I know my readership is an intelligent bunch, so I'm hoping you'll help me out here.  It could be something related to knitting, adoption, or just a nice catchy name.  The hardest part is going to be finding something that isn't already in use.  Here are a two that fall under nice catchy name:  TwistyTwirly and CurlyWhirly.  They are from one of our favorite books.  KnattyKnits already has a facebook page, although no shop on Etsy.  KniftyKnits is taken.  LifeOnHisPath is an easy, obvious one, although I don't know if I want to associate this blog with my etsy shop, since I'd be mailing things from my home.  There are already 33 shops with the word 'Adopt' in the title, and over 1000 with 'knit.'  JoyfulKnits and KnitForJoy are taken...well, you get the picture.  Any ideas?

Saturday, May 4, 2013

Feed the Freezer

I love my freezer.  We always write an acrostic for Thanksgiving of things we're thankful for, and almost every year that I've had it, the freezer has made it on there.  It brings me great pleasure to open the door (it's a full-size upright, because I hate freezer diving) and see many meals, ready for a brief venture into the oven or microwave before serving my family.  This semester, though, I've been leaning pretty heavily on it for my teaching nights, and I just haven't found time (energy?) to put things back into it.  When I cook, I always try to make enough to freeze at least one extra meal, but I just haven't been cooking much freezer-friendly fare (stir fry...not friendly).  It's actually been kind of nice to sort through what's in there and eat some of the older things, but I'm getting to the point where I'm finding things I should probably just toss.  Like the Tuna Tortellini casserole that I just didn't like the first time...I don't expect it to taste better the second time around.
So I've got another project to add to my list--a two-parter, really.  I'm getting a little antsy about the low volume of ready meals, but I really should finish sorting through everything.  Once I sort through it all, I'll be able to see what raw materials I have, like ground beef and a whole turkey (or two).  At that point, it'll be a little easier to plan some meals around what I already have, and plan out some big cooking days.  I'd love to get to this started in May, but I already feel like the month is packed.  Does anyone else feel that way?

Friday, May 3, 2013

On Sisyphus and Dishes

Of all the quotidian tasks that seem Sisyphean in nature, I find emptying the dishwasher to be the worst.  There's a small sort of pleasure in filling the dishwasher with dirty dishes, in moving jammy plates and empty coffee mugs from the counter to the racks, and then closing the door on all that messiness.  Running the dishwasher usually happens at the end of the day, when all the big pots and pans have been hand washed and the counters have been wiped down.  But we always seem to make more dirty dishes before the dishwasher is emptied, and so I find little satisfaction in the pristine white plates and tidy piles of forks, knowing more will take their place so soon.  My only consolation is reminding myself that unlike Sisyphus, I have children who can someday take this onerous task from me.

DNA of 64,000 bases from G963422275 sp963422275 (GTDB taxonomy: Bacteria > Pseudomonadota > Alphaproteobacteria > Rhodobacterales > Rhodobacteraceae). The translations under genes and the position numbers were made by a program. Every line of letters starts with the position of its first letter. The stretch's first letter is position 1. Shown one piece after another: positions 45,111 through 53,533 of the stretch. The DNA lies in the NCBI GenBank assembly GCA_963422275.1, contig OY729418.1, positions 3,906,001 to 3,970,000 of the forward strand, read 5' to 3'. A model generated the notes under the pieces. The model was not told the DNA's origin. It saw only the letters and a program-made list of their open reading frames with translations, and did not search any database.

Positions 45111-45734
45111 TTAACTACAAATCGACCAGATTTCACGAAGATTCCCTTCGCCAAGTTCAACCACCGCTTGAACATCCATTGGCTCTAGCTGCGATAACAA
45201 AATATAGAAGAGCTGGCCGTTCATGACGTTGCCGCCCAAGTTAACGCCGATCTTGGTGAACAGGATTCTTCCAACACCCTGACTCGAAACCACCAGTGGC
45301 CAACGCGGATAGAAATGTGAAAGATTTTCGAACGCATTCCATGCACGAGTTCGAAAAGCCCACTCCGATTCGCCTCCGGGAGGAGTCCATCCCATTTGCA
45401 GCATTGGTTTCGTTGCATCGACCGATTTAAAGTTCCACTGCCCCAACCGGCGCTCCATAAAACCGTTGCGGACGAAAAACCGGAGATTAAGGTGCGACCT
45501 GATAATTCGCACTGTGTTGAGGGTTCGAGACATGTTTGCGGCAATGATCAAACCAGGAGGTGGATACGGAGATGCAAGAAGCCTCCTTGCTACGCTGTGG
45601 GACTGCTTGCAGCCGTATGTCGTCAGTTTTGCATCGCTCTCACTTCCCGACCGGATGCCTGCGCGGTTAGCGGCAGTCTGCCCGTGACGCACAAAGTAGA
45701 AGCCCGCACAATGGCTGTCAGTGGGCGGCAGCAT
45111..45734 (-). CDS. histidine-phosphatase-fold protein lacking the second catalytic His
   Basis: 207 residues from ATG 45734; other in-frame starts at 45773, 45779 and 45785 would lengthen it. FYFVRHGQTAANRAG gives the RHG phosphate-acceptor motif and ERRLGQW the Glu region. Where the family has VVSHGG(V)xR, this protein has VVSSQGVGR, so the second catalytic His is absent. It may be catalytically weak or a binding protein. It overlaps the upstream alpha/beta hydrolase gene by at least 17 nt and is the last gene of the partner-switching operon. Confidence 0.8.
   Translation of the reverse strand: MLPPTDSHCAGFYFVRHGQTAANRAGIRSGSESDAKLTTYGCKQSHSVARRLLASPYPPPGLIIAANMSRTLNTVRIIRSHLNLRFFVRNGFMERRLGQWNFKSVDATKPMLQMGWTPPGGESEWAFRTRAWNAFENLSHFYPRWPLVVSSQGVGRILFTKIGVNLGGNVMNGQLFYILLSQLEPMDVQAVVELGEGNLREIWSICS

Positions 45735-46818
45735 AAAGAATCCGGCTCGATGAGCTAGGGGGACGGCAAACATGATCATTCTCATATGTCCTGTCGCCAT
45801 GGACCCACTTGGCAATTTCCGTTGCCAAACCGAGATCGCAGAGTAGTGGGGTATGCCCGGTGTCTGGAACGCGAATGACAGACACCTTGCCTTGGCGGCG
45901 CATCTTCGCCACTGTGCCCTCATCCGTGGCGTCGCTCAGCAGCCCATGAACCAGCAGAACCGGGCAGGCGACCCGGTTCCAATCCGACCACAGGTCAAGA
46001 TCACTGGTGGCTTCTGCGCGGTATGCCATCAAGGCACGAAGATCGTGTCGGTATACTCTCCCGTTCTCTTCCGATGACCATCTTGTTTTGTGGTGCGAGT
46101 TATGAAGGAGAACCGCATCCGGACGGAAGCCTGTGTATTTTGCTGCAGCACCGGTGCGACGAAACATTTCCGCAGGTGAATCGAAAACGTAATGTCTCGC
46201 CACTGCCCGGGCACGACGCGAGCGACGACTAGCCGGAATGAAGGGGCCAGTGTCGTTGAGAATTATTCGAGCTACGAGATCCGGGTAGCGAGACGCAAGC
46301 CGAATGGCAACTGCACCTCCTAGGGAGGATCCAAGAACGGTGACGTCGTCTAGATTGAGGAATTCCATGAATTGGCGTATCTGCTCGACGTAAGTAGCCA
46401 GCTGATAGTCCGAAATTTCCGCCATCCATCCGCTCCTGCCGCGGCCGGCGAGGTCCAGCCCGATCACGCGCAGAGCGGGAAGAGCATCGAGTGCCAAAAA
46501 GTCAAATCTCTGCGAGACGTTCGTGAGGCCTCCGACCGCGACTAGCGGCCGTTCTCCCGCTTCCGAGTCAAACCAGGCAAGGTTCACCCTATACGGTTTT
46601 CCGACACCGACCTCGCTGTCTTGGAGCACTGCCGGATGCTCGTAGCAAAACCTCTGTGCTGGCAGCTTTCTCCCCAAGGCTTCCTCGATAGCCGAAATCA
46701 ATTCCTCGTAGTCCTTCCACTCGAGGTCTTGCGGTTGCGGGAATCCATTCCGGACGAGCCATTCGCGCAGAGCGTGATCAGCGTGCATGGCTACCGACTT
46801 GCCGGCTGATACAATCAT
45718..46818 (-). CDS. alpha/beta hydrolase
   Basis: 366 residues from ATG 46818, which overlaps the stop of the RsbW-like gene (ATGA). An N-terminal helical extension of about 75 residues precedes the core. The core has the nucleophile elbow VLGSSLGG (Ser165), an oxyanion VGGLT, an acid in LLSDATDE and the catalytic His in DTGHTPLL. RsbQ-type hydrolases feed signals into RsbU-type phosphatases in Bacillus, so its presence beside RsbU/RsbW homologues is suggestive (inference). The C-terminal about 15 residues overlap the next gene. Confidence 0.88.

Thursday, May 2, 2013

Summer Projects

So, we're still waiting.  I feel like that's what you'll be reading for the next who knows how many months.  :)  I think we're close to finishing our homestudy, but it depends on some references getting in (outside our control to a certain extent).  We are finishing up the pictures this weekend, but we're still waiting to talk to our doctor about the medical special needs list.  I should ask my counselor if that's for their agency or for our dossier--if it's not for the dossier, it's not as pressing. 

In other news, my class is done!  I taught intro to chemistry at our local community college this semester.  It was the same class that I taught last semester, so most of my notes and homework were already done.  Even with the prep from last semester, lecture classes just take more work than lab classes.  I was also teaching two nights a week (instead of during the day), so dinner had to be ready pretty much when David walked in the door.  If I just had to show up and teach, this would be a dream job.  I really do love chemistry, and especially love seeing my students figure it out.  So while I'll miss the teaching part, I'm happy to put prep and grading aside till a later date.

Now that I'm done, I'm taking stock and thinking about some summer projects.  Oh, and I'm cleaning up all the piles that have piled up over the last month.  Here's a few things on my plate:

--Bible Memory Passage notebook:  Bible was the most important 'subject' in our home school curriculum.  We studied passages verse-by-verse and memorized them.  Although you could probably stand me up in my coffin and I'd still be able to recite Psalm 1 or Psalm 100, I'd be hard pressed to recite more than the first few verses of Hebrews (at one point, I could recite through Chapter 11...).  Although I'm excited to start the same program with Katie, she's probably at least 6 months away from it (if not longer).  In the meantime, I want to start brushing up on the passages I memorized.  Our family made a habit of reciting passages after supper, and my goal is to have a notebook with all my passages so we can start doing that too.

--Manipulatives for Katie:  I have some trusty homeschooling books from Mom, so I'm going to start with the math manipulatives from WorkJobs II.  I'd also like to go through some of the preschool craft books and find ones that are appropriate for Katie.

--More organizing:  Right now, we're making our living area the play area too.  David tells me about keeping all his toys in his room, but I don't think that would work as well with little kiddos.  We put one of the bookshelves back in Katie's room and replaced it with a bin/shelf organizer.  Now I need to figure out how to keep the top of Katie's play kitchen from being the catch-all pile place.